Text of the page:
The bronze sculpture Anything To Say? was on display in Parliament Square on Saturday.
Italian artist Davide Domino has created life-size bronze statues of Edward Snowden, Julian Assange and Chelsea Manning, all standing on chairs, with an empty fourth chair next to them for members of the public to stand in solidarity.
The statue is a defence of freedom to speak and our right to know, and has been shown across Europe, and in Assange’s home country, Australia.
After the failure of the latest legal appeal against extradition, Julian Assange is perilously close to being sent to the United States, where he would spend his final days in solitary confinement.
The Special Rapporteur on Torture, Nils Melzer, has characterised Assange’s situation, held in solitary confinement for years in Belmarsh high security prison, as torture at the hands of the UK government. But Assange’s plight is most often played down or ignored by his fellow journalists in the UK media, and by the Guardian, which profited greatly from his work.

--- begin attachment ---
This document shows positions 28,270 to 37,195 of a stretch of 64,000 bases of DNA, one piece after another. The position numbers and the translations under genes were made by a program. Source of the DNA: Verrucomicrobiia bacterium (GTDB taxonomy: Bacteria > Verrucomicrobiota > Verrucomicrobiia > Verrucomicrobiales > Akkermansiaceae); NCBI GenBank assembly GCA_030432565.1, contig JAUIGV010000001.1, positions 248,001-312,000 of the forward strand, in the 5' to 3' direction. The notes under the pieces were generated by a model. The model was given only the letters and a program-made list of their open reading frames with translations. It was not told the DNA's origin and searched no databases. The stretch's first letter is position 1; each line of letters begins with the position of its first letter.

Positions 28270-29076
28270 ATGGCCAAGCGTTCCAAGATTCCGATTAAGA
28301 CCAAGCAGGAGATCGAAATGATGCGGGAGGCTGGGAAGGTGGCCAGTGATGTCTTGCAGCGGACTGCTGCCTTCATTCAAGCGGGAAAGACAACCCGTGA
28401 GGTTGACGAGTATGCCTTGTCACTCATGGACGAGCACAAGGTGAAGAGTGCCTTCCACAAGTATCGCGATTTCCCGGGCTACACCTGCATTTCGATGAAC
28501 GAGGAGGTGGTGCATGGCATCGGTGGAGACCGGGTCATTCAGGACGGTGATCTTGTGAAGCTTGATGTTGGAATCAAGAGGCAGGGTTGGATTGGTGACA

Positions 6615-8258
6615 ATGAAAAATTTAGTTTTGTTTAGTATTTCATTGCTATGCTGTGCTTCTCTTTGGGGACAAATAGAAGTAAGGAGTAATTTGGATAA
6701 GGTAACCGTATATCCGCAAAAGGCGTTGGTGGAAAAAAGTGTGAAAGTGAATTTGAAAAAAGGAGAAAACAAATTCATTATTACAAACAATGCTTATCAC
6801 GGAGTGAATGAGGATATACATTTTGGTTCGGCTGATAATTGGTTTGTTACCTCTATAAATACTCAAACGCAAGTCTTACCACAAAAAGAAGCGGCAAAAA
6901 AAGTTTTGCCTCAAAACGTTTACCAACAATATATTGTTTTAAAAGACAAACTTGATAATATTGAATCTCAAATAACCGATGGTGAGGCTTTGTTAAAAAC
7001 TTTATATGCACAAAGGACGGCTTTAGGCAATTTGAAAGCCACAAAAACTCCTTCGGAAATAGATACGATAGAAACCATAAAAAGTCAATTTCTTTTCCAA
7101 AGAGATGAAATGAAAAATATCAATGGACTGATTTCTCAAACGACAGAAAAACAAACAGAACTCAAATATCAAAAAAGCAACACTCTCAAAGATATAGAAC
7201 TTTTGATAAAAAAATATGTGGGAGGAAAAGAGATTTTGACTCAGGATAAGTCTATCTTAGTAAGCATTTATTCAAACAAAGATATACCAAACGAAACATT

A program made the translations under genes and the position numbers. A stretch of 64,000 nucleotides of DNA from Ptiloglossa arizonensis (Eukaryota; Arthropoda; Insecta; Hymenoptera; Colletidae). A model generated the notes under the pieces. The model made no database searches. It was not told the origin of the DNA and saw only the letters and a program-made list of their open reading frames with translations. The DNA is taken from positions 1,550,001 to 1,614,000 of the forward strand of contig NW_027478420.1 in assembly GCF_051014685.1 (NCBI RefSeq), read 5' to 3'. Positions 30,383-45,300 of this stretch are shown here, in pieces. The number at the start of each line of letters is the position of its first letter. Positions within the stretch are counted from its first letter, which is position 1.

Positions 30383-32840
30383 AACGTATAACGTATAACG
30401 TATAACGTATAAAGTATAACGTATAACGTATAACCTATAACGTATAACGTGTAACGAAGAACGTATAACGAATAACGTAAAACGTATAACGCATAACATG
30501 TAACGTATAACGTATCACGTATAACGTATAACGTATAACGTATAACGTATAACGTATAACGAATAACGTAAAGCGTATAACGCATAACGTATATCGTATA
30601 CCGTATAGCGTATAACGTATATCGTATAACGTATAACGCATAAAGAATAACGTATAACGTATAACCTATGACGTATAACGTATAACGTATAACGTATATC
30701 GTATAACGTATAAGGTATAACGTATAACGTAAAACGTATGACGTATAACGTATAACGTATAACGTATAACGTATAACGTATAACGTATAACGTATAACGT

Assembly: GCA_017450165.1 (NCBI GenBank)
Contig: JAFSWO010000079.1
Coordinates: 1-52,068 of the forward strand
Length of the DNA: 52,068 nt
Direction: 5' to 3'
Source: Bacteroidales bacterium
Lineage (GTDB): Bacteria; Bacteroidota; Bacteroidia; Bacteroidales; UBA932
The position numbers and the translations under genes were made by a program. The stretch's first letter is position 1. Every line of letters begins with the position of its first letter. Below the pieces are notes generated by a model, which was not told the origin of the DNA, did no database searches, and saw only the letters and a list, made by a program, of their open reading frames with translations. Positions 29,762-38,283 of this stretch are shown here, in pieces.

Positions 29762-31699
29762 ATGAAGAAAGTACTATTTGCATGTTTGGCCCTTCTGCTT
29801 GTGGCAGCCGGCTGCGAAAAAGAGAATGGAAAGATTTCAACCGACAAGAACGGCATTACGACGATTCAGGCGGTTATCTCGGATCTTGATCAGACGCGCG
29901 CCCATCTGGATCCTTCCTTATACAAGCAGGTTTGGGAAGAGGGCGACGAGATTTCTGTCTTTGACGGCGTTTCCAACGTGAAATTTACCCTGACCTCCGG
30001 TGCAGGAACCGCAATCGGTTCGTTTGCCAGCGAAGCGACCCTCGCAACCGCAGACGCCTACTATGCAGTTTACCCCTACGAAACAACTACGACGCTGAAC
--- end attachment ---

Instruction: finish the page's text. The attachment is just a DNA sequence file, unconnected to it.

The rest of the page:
Watch our exclusive film of a meeting held at the Frontline Club in early 2020, in which Nils Melzer exposes the lies invented by Swedish police around the original sexual misconduct allegations against Assange.
Keir Starmer was Director of Public Prosecutions when the CPS first asked Swedish police NOT to come to the UK to interview Assange, and then later wrote to them “Don’t you dare get cold feet!” when they wanted to close the case.
No-one has ever been prosecuted or punished for the war crimes that WikiLeaks, Manning, Snowden and Assange have exposed.